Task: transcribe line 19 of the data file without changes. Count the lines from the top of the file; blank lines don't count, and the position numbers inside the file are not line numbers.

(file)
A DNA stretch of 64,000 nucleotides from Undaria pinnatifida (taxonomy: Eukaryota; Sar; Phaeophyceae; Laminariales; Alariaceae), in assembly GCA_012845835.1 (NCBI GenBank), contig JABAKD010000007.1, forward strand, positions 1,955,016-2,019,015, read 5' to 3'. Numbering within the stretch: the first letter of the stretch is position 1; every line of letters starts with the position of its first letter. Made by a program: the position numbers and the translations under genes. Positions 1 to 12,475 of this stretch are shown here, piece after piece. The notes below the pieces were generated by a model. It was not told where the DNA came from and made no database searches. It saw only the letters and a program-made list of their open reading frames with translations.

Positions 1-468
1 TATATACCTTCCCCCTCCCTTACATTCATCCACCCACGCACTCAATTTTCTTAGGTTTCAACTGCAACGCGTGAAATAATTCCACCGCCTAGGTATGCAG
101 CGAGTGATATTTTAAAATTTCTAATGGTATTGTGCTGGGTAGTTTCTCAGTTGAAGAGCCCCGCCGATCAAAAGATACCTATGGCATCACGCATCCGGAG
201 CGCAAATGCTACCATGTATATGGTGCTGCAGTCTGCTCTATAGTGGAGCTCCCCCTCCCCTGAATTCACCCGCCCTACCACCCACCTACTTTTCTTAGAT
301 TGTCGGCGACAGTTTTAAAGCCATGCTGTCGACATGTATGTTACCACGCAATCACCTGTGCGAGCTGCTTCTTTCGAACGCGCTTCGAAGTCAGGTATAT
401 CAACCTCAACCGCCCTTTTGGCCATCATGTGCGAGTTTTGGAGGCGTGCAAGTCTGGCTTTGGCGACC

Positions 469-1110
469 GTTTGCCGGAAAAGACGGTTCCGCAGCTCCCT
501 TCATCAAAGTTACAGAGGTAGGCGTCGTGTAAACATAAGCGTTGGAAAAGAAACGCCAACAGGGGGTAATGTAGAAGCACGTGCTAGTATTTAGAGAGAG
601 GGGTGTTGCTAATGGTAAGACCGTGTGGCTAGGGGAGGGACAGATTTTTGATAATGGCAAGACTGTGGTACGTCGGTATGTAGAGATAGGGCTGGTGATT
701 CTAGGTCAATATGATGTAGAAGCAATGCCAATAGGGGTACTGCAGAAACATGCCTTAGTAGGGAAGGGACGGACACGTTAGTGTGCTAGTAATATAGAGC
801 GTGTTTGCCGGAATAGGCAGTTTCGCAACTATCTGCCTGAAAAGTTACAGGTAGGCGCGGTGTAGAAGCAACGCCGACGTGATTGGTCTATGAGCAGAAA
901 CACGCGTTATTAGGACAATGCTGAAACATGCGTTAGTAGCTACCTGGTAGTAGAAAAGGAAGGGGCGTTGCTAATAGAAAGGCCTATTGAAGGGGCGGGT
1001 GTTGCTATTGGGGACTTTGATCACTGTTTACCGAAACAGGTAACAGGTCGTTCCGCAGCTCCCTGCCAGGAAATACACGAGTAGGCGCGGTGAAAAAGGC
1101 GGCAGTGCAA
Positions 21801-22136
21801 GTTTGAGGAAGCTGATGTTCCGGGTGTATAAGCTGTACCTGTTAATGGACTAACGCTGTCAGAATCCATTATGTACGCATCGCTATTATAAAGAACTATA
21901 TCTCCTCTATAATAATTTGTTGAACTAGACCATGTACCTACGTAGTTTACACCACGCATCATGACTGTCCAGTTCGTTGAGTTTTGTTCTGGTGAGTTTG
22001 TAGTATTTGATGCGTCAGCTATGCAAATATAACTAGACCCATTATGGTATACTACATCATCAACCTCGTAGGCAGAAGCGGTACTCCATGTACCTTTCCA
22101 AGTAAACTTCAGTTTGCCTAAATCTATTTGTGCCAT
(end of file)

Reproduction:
21901 TCTCCTCTATAATAATTTGTTGAACTAGACCATGTACCTACGTAGTTTACACCACGCATCATGACTGTCCAGTTCGTTGAGTTTTGTTCTGGTGAGTTTG